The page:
Everyone has been impacted by the coronavirus pandemic. On both a work and personal level difficult decisions have been taken, sacrifices have been made, challenges faced, and losses endured.
We are going to have to reform our expectations of what the ‘new normal’ should be. So, what may the new ‘normal’ look like?
Businesses may look for self-contained premises where they have increased control over the environmental factors their employees encounter and who has access. There could be a reluctance to rent space in tower blocks of open-plan offices containing an untold number of co-located enterprises all forced to share the same air, lifts, toilets, kitchens and meeting rooms.
How we work
Senior executives may be more open to flexible and remote working on a sustained basis. Businesses that have been ‘forced’ to let employees work from home during the lockdown now have first-hand experience to back the claims of increased productivity and performance that results from employees being engaged and able to choose how and where they work given the outcomes they need to deliver.
Employees themselves may start to insist on more flexible working patterns and empowerment to work from other locations, as suddenly the fragility of life is at the forefront of all our minds. Where employers are unable to flex, they may start to vote with their feet, and look for opportunities to work with businesses that better align with how they now want to live. This could see large-scale changes in how we recruit, our benefits offering, and the terms and conditions expected within contracts of employment. Potentially we will see the use of contracted hours and place of work becoming redundant.
Our demand to be digitally connected in all parts of life is likely to continue to increase. 5G and the scale potential this advertises cannot come quick enough. If businesses are to thrive in this newly connected and hyper-speed world, we will have to design ourselves on a digital-first basis, ideally with our rule-based repetitive processes automated as we will need our humans to think, strategise and make decisions using all the data that becomes available to us.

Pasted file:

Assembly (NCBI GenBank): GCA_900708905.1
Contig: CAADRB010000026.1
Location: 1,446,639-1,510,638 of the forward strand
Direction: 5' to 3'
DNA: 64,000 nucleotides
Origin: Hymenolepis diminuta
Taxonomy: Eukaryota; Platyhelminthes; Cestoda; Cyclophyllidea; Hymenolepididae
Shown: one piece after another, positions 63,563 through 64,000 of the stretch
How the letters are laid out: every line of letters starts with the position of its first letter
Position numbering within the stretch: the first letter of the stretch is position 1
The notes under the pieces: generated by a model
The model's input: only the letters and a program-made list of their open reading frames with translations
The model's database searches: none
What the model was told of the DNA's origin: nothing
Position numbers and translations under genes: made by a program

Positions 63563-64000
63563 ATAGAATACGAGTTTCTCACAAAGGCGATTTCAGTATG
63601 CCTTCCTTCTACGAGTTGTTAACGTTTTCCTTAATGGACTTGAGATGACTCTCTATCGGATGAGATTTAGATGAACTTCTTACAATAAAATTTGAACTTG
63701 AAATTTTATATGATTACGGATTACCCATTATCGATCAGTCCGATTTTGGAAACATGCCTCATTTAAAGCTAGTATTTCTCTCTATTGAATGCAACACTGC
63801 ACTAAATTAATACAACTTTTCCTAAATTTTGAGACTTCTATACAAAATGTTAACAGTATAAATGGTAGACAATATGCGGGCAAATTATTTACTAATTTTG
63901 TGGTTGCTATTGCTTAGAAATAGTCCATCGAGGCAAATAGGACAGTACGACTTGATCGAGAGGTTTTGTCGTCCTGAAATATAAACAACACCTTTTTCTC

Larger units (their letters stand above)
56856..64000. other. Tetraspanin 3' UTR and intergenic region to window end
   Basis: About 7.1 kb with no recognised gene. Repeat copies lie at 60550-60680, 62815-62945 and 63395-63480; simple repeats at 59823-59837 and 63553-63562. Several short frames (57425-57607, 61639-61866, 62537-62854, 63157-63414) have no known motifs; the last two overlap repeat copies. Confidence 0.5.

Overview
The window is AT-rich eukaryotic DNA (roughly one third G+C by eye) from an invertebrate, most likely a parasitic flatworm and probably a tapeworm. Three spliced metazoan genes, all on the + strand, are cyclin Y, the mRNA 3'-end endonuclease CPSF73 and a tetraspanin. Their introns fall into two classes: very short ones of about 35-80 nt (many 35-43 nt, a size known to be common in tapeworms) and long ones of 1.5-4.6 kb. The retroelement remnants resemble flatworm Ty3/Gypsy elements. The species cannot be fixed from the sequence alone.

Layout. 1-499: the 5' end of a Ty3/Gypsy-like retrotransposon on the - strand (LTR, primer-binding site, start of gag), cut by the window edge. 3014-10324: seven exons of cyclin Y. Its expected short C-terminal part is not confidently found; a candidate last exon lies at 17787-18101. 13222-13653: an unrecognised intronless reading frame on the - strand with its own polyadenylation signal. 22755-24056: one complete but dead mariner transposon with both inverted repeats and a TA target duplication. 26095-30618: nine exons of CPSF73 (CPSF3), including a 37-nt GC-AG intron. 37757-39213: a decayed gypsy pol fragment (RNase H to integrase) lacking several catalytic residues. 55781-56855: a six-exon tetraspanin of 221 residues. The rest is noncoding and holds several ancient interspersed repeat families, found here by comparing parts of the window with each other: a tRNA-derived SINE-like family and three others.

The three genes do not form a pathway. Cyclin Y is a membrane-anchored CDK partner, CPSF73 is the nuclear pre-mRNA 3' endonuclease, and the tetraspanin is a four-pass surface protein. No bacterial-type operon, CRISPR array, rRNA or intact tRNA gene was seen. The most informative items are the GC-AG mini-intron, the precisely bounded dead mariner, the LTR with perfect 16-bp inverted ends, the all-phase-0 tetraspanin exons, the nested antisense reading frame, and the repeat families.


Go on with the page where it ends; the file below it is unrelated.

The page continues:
Our employees are becoming more digitally savvy and expect increasing access to make technical improvements in their work for themselves. For remote workers to thrive, it is essential they are fully supported with the correct digital tools to change their behaviours. This could see a tussle between technical teams who must control and govern the IT estate and the operations teams who wish to improve and build new capabilities. Our customers’ needs and the potential to create value, in a sustainable and safe way, must be the key factors we use to guide our decisions about what, when and how much to digitise.
Rethinking office space
With fewer people needing to be in the office at the same time, it creates an opportunity to truly disrupt how we use our real estate. If the restrictions of always having to have a desk for every employee is lifted, just think about how much floor-space you have at your disposal to create engaging and productive spaces that could accelerate your employees creativity, learning and delivery of results for your customers. If you combine this with people choosing to have more online meetings than in-person meetings, the possibilities for innovative businesses to create flexible spaces that work smarter for them, on smaller footprints, become very real.
Finally, what if?
A key question that we should all ask more often. What if dreaming of a miraculous return to normal is the wrong dream to have? Would it be better to dream of a better ‘normal’? A normal where employees’ health and wellbeing is put first; where how we work is designed to improve productivity and performance; where life choices are aligned with the businesses we serve; where we embrace connectivity to make better decisions based on data; where we are digital first and create safe spaces for our colleagues to experiment with technology; and where we rethink our office space to create flexible spaces that work smarter on smaller footprints. I like the sound of that. Now I just need to make it happen…